Mainely Murders loves its very own Maine mystery writers. Name three of your personal favorites among the current writers who call Maine home.
Send your answer to firstname.lastname@example.org
(subject line: quiz). A prizewinner (a $25 gift card) will be randomly drawn from correct submissions.
Each month we note birthdays of some of the masters of the mystery genre, with hopes that readers might read (or re-read) one of their gems.
Phoebe Atwood Taylor
known for her Asey Mayo Cape Cod mysteries, was born May 18, 1909, in Boston. The series, beginning with
The Cape Cod Mystery
(1931), numbered 24. As Alice Tipton, she wrote mysteries featuring Leonidas Witherall, retired academic and secret pulp fiction author. She died in 1976.
May 20, 1904, in London, was the creator of Albert Campion, the suave London sleuth with noble blood. Allingham is one of our biggest English classic sellers. In all, she wrote some 20 Campion mysteries, starting with The Crime at Black Dudley (1929). She died in 1966.
Arthur Conan Doyle
May 22, 1859, in Edinburgh, wrote more than 50 books on numerous subjects during his career, but will be forever remembered for his creation of Sherlock Holmes. His first Holmes book, A Study in Scarlet, was published in 1887. Doyle died in 1930, but the Holmes legacy is as strong as ever.
May 25, 1894, in Maryland, was master of the hard-boiled school of mysteries. Indeed, he was one who helped define it. While known for his Continental Op series (including The Dain Curse
) and Sam Spade (The Maltese Falcon
), he created one of our favorite mystery couples, Nick and Nora Charles, in The Thin Man
(1934). He died in 1961.
who set the bar for writing about Native Americans, was born May 27, 1925, in Oklahoma. Lt. Joe Leaphorn and Sgt. Jim Chee, of the Navajo tribal police, were at the center of most of Hillerman's 18 books. The Mystery Writers of America presented him with the 1991 Grand Master Award. He died in 2008.
, the creator of
the world's best-known spy, James Bond, was born May 28, 1908, in London. A one-time British intelligence agent, Fleming wrote his first Bond book, Casino Royale, in 1953. After his death in 1964, other writers picked up the Agent 007 reins.
G. K Chesterton was born May 29, 1874, in London and died in 1936. Although he was a massively prolific writer, his fame today rests principally on a few of his popular books on Christianity and on his five books of short stories featuring Father Brown, a Roman Catholic priest who solves crimes through his understanding of human evil.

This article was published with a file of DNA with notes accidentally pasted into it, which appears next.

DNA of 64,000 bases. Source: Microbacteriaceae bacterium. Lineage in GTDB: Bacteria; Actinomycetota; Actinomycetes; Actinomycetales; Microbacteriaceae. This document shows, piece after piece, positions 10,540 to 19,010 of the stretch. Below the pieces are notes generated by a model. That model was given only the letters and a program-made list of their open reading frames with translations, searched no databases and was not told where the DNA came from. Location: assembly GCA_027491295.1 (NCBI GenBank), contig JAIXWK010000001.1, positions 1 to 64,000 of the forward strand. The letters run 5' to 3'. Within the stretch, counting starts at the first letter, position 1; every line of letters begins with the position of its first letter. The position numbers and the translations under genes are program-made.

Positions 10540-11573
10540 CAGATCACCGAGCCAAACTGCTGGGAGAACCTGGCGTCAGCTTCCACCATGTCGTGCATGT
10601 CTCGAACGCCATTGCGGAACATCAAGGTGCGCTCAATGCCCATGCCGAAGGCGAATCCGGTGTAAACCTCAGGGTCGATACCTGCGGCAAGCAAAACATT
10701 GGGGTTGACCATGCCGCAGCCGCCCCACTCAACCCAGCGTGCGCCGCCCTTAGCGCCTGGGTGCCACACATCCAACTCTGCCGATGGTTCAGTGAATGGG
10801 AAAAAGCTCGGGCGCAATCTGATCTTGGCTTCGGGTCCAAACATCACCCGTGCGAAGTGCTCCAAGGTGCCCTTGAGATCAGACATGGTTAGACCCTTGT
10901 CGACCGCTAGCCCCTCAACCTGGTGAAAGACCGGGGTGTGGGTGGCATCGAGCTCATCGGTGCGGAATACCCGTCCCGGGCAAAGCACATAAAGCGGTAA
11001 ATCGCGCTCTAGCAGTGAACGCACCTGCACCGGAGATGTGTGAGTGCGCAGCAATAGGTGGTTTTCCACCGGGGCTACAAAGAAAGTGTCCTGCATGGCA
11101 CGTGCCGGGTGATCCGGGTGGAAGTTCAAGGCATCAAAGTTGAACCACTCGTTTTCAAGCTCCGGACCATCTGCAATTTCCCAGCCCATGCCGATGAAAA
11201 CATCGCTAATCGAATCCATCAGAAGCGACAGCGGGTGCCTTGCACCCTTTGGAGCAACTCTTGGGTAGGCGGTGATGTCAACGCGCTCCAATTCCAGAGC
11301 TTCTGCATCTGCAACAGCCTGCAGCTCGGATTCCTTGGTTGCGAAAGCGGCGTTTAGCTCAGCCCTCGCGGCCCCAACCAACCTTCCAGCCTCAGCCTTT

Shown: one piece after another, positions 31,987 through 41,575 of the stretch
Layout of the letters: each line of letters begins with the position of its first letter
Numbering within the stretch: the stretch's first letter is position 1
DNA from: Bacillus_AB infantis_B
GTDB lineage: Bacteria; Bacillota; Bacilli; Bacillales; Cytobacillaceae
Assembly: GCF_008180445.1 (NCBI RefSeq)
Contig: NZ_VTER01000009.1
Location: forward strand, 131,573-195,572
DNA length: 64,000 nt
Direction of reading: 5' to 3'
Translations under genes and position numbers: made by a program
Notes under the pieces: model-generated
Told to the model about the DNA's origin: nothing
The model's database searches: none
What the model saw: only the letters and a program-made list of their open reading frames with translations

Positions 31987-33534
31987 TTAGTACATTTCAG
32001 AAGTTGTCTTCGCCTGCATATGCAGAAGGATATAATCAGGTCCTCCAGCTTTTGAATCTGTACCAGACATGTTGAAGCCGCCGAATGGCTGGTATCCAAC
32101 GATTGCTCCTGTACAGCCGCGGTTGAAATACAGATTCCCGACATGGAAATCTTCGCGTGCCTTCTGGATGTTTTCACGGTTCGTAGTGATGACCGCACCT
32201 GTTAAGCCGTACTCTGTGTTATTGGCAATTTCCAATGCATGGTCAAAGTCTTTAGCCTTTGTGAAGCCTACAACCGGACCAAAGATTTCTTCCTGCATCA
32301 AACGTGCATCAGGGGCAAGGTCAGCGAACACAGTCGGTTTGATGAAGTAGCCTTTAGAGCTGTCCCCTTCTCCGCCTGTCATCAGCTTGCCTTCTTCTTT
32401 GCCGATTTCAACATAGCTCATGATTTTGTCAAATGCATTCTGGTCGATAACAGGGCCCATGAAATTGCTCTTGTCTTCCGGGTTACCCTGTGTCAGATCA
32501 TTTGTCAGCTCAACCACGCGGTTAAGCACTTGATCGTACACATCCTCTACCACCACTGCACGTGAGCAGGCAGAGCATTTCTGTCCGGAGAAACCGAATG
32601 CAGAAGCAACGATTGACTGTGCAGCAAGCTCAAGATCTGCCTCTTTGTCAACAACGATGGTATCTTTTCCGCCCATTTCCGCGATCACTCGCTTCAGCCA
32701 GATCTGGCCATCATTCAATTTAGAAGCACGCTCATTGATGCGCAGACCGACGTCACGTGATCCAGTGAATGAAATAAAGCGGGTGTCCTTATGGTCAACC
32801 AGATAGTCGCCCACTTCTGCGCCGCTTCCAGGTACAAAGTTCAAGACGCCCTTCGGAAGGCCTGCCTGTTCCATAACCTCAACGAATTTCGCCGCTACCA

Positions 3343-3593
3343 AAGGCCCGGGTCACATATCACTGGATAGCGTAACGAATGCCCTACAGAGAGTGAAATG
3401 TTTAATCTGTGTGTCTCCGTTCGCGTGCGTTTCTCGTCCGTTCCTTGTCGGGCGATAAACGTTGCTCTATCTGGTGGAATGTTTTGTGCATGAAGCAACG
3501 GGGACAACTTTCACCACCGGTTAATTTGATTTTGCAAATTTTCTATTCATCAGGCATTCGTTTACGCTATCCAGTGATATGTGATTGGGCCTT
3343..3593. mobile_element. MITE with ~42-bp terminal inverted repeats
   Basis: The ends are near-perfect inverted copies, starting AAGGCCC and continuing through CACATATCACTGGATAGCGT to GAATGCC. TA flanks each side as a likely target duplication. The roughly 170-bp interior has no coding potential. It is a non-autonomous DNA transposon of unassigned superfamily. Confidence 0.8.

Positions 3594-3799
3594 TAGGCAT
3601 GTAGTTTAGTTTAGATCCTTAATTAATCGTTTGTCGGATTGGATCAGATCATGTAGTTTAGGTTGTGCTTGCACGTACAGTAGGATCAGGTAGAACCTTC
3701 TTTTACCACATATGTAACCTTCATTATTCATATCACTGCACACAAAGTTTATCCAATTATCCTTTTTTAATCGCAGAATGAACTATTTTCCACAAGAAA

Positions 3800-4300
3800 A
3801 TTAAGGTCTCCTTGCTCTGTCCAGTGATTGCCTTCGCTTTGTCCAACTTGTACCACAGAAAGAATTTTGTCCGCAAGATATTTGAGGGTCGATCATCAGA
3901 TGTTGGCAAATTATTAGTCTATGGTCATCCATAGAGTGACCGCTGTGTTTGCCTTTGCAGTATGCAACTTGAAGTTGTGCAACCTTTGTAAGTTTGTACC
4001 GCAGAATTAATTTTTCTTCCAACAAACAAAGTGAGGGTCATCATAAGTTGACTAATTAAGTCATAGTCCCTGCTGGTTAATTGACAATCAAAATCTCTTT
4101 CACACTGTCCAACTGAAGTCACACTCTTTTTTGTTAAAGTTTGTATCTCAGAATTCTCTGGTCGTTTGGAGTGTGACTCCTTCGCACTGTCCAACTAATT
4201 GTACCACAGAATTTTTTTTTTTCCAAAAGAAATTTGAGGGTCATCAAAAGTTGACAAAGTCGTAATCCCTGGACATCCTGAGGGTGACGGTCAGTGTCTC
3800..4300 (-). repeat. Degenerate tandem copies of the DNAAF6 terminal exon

Mysterious Grab Bags
Our customers love a mystery, even more when combined with a bargain.
Last year, they purchased more than 200 of our colorful mystery grab bags. Each $5 sealed bag contains three books, tied to a single clue (Murder Is Academic, Meow for Murder, These Gumshoes Wear High Heels.)
"I pick one or two every time I'm there," writes one customer. Another, with an affinity for food-related cozies, often purchases every Culinary Crimes bag we have, including those in the back room, when she visits, once leaving with eight.
Book Buying Policy
We're often contacted by people selling books--whether individual titles or complete collections.
Be aware that we buy books on a limited basis, according to our need for individual titles. Books on our shelves reflect only part of our stock.
We no longer buy hardback editions.
In order to be considered for purchase, trade paper and mass market paper editions must be in very good-excellent physical condition and must pass the "smell test" (no mildew or smoke).
We continue to accept donated books--as long as they meet our criteria for condition. We do, however, stipulate that such books may be passed along to a library or other non-profit organizations.
If you find yourself with quantities of unwanted books, we suggest you contact your local library. Library sales are great.
What better way to carry your books (or anything else) and at the same time demonstrate your love of mysteries than with our signature black bag?
Made of durable fabric with reinforced 20-inch handles, the bag sports our recognizable logo. ($7)
Remember, if you've taken your Mainely Murders bag on a trip, let us know. Send your photo (jpg) and details to email@example.com.
Thank you for supporting
Mainely Murders and other small independent booksellers. At a time when you have other choices, you've shown a commitment to those of us who are part of the local community and who consider customers to be friends and neighbors.
We take great pride in talking with our clientele, whether it's trading viewpoints on favorites or recommending new titles and authors.
Lockdown: Month three. We hope you're staying safe. Although we're free from our post-travel self-quarantine, "social distancing" is now a way of life for everyone.
Of course, the question of what we should do about the bookstore has been very much on our minds. A month or so ago, we thought Mainely Murders was well placed to ride out the storm. After all, we've worked hard to keep overhead minimal. Thankfully, we long ago decided that this was a two-person operation; no employees means no payroll to meet (or miss, as now is the case for many businesses).